Kyle and her husband moved to Brookfield in 1986. She became active in local politics and started blogging in 2004. Her focus is primarily on local issues but often includes state and national topics, too. Kyle looks at things from the taxpayers' perspective in a creative, yet down to earth way, addressing them from a practical point of view.
Before I start, here is the disclaimer: I am not a doctor nor am I licensed in the field of medicine in any way. Nutrition and natural medicine, however, have been an interest of mine for at least 30 years.
Last Monday, my 89 year old dad was checked into Elmbrook hospital with probable pneumonia. He had a bad cold over the weekend and on Monday the nurse at the group home thought he needed medical attention. She was right.
I sat with him in the emergency room, but he was very lethargic and sleepy. They started i.v. antibiotics immediately and then sent him to x-ray, but that did not show for certain he had pneumonia. I was told when a patient is dehydrated, chest x-rays are not always conclusive for a pneumonia diagnosis. As the day wore on, they admitted him to the hospital.
Did you take a sputum sample for a culture? I asked.
No, said the nurse.
Do you know if it is viral or bacterial pneumonia?
No, was the answer again.
Is he contagious? I asked. (My dad has 2 siblings--both in their 80s. I thought this was an important thing to know if they were to visit...also important for me.)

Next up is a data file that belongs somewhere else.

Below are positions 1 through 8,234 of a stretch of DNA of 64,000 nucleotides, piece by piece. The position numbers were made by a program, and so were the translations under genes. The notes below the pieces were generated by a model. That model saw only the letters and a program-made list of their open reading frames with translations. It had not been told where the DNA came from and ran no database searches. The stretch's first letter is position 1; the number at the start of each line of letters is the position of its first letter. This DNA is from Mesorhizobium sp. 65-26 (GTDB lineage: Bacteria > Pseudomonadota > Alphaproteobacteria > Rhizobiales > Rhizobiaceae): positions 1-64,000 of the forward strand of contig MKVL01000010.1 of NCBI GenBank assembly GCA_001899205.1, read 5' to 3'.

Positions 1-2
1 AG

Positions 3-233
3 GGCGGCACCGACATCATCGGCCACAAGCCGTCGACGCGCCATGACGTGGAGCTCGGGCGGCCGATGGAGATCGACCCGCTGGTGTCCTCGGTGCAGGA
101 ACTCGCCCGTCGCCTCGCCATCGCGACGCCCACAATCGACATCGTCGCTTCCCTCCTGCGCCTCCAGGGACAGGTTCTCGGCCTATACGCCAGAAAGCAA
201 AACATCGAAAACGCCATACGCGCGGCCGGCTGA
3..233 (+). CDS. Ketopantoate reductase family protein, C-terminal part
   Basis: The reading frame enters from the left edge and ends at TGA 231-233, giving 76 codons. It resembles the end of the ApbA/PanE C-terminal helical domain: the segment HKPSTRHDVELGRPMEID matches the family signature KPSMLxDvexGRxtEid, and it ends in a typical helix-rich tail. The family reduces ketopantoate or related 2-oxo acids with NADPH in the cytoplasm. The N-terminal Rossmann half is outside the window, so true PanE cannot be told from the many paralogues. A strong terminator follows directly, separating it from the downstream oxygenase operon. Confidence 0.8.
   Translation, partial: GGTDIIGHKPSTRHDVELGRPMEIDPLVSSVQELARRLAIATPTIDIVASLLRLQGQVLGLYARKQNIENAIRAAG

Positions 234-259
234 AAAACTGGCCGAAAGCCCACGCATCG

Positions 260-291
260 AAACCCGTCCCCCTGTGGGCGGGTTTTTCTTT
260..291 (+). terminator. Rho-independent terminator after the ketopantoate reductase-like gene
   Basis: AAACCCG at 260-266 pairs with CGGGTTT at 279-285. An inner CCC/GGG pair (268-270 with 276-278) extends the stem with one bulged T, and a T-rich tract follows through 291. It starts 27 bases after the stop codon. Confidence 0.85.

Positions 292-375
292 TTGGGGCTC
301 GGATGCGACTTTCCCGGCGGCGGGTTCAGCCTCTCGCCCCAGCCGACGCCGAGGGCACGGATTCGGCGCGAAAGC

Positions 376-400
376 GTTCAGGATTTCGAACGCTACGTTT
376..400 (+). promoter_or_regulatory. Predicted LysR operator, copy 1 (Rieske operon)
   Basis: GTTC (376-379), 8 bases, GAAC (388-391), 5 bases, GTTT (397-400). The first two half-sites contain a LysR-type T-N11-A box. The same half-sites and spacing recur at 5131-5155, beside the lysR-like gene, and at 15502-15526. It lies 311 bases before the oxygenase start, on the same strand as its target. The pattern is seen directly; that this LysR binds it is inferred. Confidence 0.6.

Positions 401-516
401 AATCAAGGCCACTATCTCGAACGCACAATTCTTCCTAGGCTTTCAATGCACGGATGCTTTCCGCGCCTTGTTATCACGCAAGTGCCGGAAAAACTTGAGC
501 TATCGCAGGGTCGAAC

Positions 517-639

Oh no, said the nurse.
I said how do you know that?
Well, if he was, he would be in isolation said the nurse. (Isn’t that circular reasoning?)
So they moved him upstairs and got him settled. I called his siblings and told them not to come. I just did not feel it was safe for them to visit since I didn’t think we knew enough about dad's diagnosis.
Tuesday, the pulmonary therapist came by in the afternoon. I asked her if Dad's pneumonia was bacterial or viral. She did not know. Then how do you know if he has a contagious strain or not? She then showed me a sample collection jar. They were expecting him, a weak patient and one with cognitive difficulties, to collect that sample on his own? Had I known about the jar, I could have easily collected a sample that morning. (We finally did get one later that night.)
Dad's strength grew little by little and he was hungry--always a good sign.
Thursday, they released him to a non-acute care facility (nursing home), but they (Elmbrook) still did not know what type of pneumonia he had. He went for physical therapy and walked more than he had since Saturday. Later, he ate in the dining room.
Friday, he had physical, speech, and occupational therapy after breakfast and did pretty well--we even sat in on a music program. After we returned to his room, I received a phone call from his doctor at Elmbrook--Dad had MRSA . Oh...no! I said. Why are you just telling me this now? The culture takes 72 hours he said. I thought, Too bad they did not get that culture sample on Monday, they could have had the results before they released him into the public.. I breathed a silent prayer of thanks that my elderly aunt and uncle had not visited and then thought of all the chances for exposure my sister and I already had and all the people he was in contact with at Elmbrook and at this nursing home.
The doctor went on to say that Dad would have to go on yet another antibiotic (4th round since mid September) and be in isolation. That means masks, glasses, gloves, and gowns just to enter his room.
The casualness of the hospital, doctors and nursing/care giver staff concerning contagions amazes me. I was glad I took some precautions early on. I am not normally like Winthrop’s friend at home, but when it comes to hospitals, nursing homes, and public places, I am careful.